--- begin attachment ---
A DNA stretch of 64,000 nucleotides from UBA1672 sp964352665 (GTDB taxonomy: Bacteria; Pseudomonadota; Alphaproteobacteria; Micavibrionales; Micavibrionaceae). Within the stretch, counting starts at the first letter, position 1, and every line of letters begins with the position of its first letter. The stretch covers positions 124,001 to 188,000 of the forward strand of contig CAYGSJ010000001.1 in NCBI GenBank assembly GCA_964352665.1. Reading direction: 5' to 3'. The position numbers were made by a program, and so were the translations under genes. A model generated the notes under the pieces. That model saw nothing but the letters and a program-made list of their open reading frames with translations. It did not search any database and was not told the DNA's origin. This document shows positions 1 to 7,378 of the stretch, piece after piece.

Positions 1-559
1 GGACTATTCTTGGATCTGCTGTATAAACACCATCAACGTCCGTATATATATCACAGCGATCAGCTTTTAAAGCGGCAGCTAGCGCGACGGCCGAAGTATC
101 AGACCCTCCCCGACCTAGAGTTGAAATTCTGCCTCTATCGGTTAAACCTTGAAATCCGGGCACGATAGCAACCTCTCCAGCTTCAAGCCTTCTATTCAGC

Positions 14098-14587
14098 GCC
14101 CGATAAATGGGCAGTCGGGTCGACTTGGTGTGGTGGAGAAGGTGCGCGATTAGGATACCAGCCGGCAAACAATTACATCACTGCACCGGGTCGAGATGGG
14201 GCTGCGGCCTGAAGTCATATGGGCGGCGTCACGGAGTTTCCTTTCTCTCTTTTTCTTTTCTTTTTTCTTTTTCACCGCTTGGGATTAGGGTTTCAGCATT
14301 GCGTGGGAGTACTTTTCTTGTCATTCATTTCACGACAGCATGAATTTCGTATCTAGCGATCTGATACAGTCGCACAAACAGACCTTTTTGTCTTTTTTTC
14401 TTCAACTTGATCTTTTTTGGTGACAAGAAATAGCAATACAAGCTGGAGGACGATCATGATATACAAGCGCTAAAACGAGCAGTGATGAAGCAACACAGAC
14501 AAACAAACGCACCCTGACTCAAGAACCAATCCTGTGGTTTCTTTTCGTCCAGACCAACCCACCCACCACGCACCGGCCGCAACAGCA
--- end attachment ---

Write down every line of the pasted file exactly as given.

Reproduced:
A DNA stretch of 64,000 nucleotides from UBA1672 sp964352665 (GTDB taxonomy: Bacteria; Pseudomonadota; Alphaproteobacteria; Micavibrionales; Micavibrionaceae). Within the stretch, counting starts at the first letter, position 1, and every line of letters begins with the position of its first letter. The stretch covers positions 124,001 to 188,000 of the forward strand of contig CAYGSJ010000001.1 in NCBI GenBank assembly GCA_964352665.1. Reading direction: 5' to 3'. The position numbers were made by a program, and so were the translations under genes. A model generated the notes under the pieces. That model saw nothing but the letters and a program-made list of their open reading frames with translations. It did not search any database and was not told the DNA's origin. This document shows positions 1 to 7,378 of the stretch, piece after piece.

Positions 1-559
1 GGACTATTCTTGGATCTGCTGTATAAACACCATCAACGTCCGTATATATATCACAGCGATCAGCTTTTAAAGCGGCAGCTAGCGCGACGGCCGAAGTATC
101 AGACCCTCCCCGACCTAGAGTTGAAATTCTGCCTCTATCGGTTAAACCTTGAAATCCGGGCACGATAGCAACCTCTCCAGCTTCAAGCCTTCTATTCAGC

Positions 14098-14587
14098 GCC
14101 CGATAAATGGGCAGTCGGGTCGACTTGGTGTGGTGGAGAAGGTGCGCGATTAGGATACCAGCCGGCAAACAATTACATCACTGCACCGGGTCGAGATGGG
14201 GCTGCGGCCTGAAGTCATATGGGCGGCGTCACGGAGTTTCCTTTCTCTCTTTTTCTTTTCTTTTTTCTTTTTCACCGCTTGGGATTAGGGTTTCAGCATT
14301 GCGTGGGAGTACTTTTCTTGTCATTCATTTCACGACAGCATGAATTTCGTATCTAGCGATCTGATACAGTCGCACAAACAGACCTTTTTGTCTTTTTTTC
14401 TTCAACTTGATCTTTTTTGGTGACAAGAAATAGCAATACAAGCTGGAGGACGATCATGATATACAAGCGCTAAAACGAGCAGTGATGAAGCAACACAGAC
14501 AAACAAACGCACCCTGACTCAAGAACCAATCCTGTGGTTTCTTTTCGTCCAGACCAACCCACCCACCACGCACCGGCCGCAACAGCA